7. Good post. "Race" is definitely a collectivist notion, and defining or pigeonholing individuals according to race i collectivist. There's a related problem: race is undefined. It is *not* a genetic or biological distinction. There are genetic differences in people, but there's not boundary defining once race from another.

    Furthermore, if one takes an infant from one continent and "race," plops her/him down on another continent and has him/her raised as a member of the dominant "race," that's what s/he'll be. Who we are -- that's determined by our ideas, our values, our philosophies, and those are not genetic, they are learned and absorbed from those around us... or, for the thoughtful, they can be self-made.

    Race is hokum. Differences in skin color and similar characteristics a trick nature played on us, to see if we would get the joke.

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  9. Well, the problem of "race" being collectivist notion and the problem of "race" being ill-defined are clearly related by both being problems with the concept of "race", but neither is dependent on the other. We can perceive racial differences without making any collectivist assertions as a consequence, with or without establishing a clear-cut objective standard for racial distinctions. We can likewise establish scientifically objective distinctions between different genetic characteristics, with or without making any collectivist assertions in consequence.

    And of course it is historically well-established that people can have a fuzzy and subjective idea of "race" while imputing collectivist assertions as a consequence.

    Humans have differences in phenotype that are clearly genetic rather than the result of common environmental factors. Skin/hair/eye color is one of them. And those external phenotype differences can and do result in different environmental factors being applied in practice.

    Humans have differences in skin color because of differences in environment, namely to facilitate synthesis of Vitamin D while mitigating the risk of skin cancer. Globally, latitude plays the largest role here. Cultural factors over time (generations) can affect environment...if you have a people who live indoors/underground/fully-clothed for generations, they'll have lighter skin color than otherwise at a given latitude.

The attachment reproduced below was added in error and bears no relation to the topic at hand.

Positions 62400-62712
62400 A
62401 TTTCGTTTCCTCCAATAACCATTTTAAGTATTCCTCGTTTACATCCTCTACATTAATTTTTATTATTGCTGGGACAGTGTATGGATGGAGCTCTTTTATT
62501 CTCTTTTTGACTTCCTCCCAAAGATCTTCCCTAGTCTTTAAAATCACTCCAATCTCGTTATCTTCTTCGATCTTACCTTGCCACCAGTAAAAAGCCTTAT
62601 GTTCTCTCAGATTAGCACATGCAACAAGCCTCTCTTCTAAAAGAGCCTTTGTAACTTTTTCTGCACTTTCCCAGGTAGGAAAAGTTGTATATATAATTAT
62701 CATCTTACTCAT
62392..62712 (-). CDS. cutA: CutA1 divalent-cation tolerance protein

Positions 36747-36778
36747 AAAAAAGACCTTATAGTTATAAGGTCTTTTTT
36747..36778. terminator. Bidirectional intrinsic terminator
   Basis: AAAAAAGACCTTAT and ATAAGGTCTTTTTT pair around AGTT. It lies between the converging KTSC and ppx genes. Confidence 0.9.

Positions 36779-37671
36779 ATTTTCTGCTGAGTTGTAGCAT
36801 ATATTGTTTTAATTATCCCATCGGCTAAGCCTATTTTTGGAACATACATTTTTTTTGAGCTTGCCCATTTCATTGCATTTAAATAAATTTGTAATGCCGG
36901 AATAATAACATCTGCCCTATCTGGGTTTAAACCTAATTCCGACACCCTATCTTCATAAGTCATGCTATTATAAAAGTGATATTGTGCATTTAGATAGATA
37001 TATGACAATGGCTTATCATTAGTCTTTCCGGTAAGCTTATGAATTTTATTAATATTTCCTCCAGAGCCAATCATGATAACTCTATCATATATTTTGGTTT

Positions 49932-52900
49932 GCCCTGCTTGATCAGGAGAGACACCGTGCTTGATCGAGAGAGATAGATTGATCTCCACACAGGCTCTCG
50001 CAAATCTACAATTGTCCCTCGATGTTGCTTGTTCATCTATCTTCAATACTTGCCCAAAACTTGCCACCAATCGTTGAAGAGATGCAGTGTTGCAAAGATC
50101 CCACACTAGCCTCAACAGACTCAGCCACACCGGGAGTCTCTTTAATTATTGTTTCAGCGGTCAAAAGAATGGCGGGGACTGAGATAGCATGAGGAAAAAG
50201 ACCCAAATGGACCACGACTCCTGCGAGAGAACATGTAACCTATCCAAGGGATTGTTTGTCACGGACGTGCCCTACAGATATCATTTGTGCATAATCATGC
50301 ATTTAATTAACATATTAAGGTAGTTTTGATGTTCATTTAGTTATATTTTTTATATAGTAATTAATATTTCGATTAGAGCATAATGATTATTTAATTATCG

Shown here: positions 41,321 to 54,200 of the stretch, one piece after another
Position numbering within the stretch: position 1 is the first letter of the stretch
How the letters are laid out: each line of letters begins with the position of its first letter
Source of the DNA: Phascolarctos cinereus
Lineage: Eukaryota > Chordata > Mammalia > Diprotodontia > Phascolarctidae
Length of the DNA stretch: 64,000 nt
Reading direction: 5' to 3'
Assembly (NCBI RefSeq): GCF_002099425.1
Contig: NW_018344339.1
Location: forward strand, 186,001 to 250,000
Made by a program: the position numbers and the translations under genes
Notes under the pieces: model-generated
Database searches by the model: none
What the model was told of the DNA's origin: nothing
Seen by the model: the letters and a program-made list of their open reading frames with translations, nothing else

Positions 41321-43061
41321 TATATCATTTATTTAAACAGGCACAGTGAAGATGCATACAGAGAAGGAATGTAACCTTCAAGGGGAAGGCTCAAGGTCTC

So it's not exactly a "trick", unless you mean in the same sense that all biological distinctions is a "trick". The fact that humans bleed out and die from being shot or stabbed is just as much a "trick" or "joke". But you can die other ways, and you can survive being shot or stabbed, which is why focusing on gun/knife-control to attempt to eliminate violence from society is about as sensible as joining the KKK.

    Either is still an individual choice, people don't infallibly tout gun/knife control because of their lack of personal invulnerability anymore than people infallibly join the KKK because they have light skin and European ancestry. So accusing someone of belonging to the KKK just because they happen to be white is stupid.

    On the other hand, doubting someone is sincerely a member of the KKK if they are obviously black is commonsensical. It's a recognition of an individual factor (however involuntary) that would conflict with another individual factor (however voluntary).

  10. Libertarian theory basis does hold that it all comes down to individuals. The real danger of collectivism is that individuals become willing to take the easy path of letting someone else who is 'strong' and has 'vision' to make their moral choices for them. This creates a ripe breeding ground for psychopaths to grasp power. So, while collectives may not do much, they offer an easy path to dominance for those who want to rule.

  11. Which functionally disproves collectivism. If the collective existence and destiny of humans were ascendant over the individual, then the collective would select better (and less narrowly self-interested) leaders than individualists do. Ants (and other hive species) are genuinely collective, and they have strong instinctive mechanisms to help the collective root out and destroy selfish leaders (which solves several enduring conundrums about complex colony behavior).

    Humans are far more individual and quite weakly collective, with instincts to protect their individual selves more than to really protect the collective, whether against bad leaders or bad followers.

  12. It is an interesting dilemma. I use successful team concepts every day at work and in my social interaction, but, the team concept cannot scale to a societal contract. Humans are apex predators by genetic coding and this means strong leaders form packs. With collectivism now being the water that we swim in as a society, there are few barriers for the truly despicable to grasp power. The dumbing down of America has been largely successful. Too few now have reasoning skills or the will to follow what reason dictates.

  13. Well, that's not new. What's new is the presumption that all or even many humans are capable of living by reason rather than instinct.

  14. The United States of America was a wonderful experiment in personal liberty and individual freedom and responsibility while it lasted. Of course, the collectivists could not let the shining city on the hill live. It was infiltrated, poisoned by degrees and then mocked while dying.

  15. The last laugh is on them, since it is only individualists who can survive the death of a national collective.

  16. Which, if you think about it, ties into a divine design.